The Flight of the Private Label Category
In 1983, Loblaws conceived their first private label brand which they launched in 1984 – President’s Choice chocolate chip cookies, and ground coffee. Today Loblaws markets store brands under 4 different brand names: 1. President Choice, 2. No Name. 3. Blue Menu, 4. PC Black label. They have since been joined by lines such as Compliments at Sobeys, Kirkland at Costco, and Irresistible at Metro. This is a date to be remembered given global private-label food and beverage sales are forecasted to top $215.8 USD Billion by 2028.[i]
Canadian Private Label Sales and Market Share
Private label store brands have raised in popularity with retail sales of more than $14B in 2017.[ii]
The Canadian private-label food and beverage market is expected to grow with a Compounded Annual Growth Rate of 5% for the 7-year period ending in 2029.[iii] As a result of the pandemic, private label sales continue to grow. For the 5-month period ending May 21, 2022, private label sales were +8%[iv] and 49% of Canadians were considering purchasing more private label packaged goods.[v] For the 20-week period ending June 04/2022, private labels’ market share was 18.3%. This represented a +0.3% increase over the past 5 months.[vi] Converted to volume, this share jumps to 23.6%[vii]. European counterparts’ private label dollar market share is +30%.[viii] For the 16-week period ending April 2022, bakery, meat & seafood, and grocery represented the three biggest private label departments in terms of market share as outlined in Chart 1.[ix]
Private Label Market Share by Department
Private Label Market Share by Banner
Loblaws holds a commanding lead for the percentage of private label units sold (44%) for the 6-month period ending June 2022. The top 5 banners in Canada accounted for 91% of all private label unit sales.[x] Loblaws (44%); Walmart (17%); Sobeys (11%); Metro (11%); Costco (8%)
Private Label Consumer
During the month of June 2022, 89% of Canadians report having bought a private label product, with price (45%) being the top primary motivation for the purchase. Numerators’ study also revealed only 16.8% of private label buyers will return to premium brands once inflation subsides.
“Contrary to assumptions, there are negligible differences in grocery spending across income, but those making over $80,000 contributed 5% to private label growth, far outpacing other income brackets. By comparison, middle-income earners – those making $40,000 to $80,000 – have contributed only 1% of growth.”[xi] Chart 2 supports the assertion there are negligible differences in private-label shopping by income for groceries.[xii]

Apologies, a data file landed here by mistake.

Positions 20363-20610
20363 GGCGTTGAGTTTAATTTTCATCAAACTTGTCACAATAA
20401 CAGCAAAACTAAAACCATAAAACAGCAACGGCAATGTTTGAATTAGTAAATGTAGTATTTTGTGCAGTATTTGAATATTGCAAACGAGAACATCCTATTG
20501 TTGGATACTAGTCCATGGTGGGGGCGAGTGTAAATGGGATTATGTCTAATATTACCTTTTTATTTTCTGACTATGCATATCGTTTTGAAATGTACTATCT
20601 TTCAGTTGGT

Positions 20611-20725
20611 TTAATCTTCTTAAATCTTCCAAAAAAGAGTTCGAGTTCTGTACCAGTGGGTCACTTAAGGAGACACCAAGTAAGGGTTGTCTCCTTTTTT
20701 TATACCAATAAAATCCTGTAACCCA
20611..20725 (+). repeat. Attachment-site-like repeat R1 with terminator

Private Label (Groceries) Importance by Income
Canadian households spend on average $1,319 per year on private label products. Forty-Five percent (45%) of Canadians believe private label brands provide better quality than national brands (up from 38% in 2018).[xiii]
Motivators for Purchasing Private Label
To no surprise, price is the number 1 reason why Canadians purchase private label products, followed closely by quality as outlined in Chart 3.[xiv]
Reasons for Buying Private Label Products Among Grocery Shoppers in Canada
Though a private label strategy is not an ideal strategy for each brand, certain brands have been quite successful with a 2-brand strategy. Renee’s who created a new category for salad dressings (refrigerated), marketed their brand and manufactured retailers’ private label format. To be considered by a retailer, the brand’s manufacturing facilities must be Global Food Safety Initiative (GFSI) certified.
If a brand is considering a private label strategy, here are 3 challenges to consider:
- Difficulty in Creating Brand Loyalty: Private label brands lack the name recognition and customer loyalty many brands covet.
- Staying Innovative: Private label manufacturers face the daunting task of remaining innovative, and flexible in pricing. Bigger brands provide ideas for retailers’ private label options.
- Maintain Sales Balance: Private label manufacturers should be cautious not to put all their eggs in one basket. Just as quickly as they picked up the retailers’ private label business, they can also lose it just as fast.
[iv] Navigating Disruption, Grocery Business, July / August 2022, Carman Allison
[vi] Private Label, An Inflationary Inevitability, Numerator, 2022
[ix] Nielsen IQ Canada, Annual Fast Moving Consumer Goods Review, 2021
[x] Private Label, An Inflationary Inevitability, Numerator, 2022
[xii] Private Label, An Inflationary Inevitability, Numerator, 2022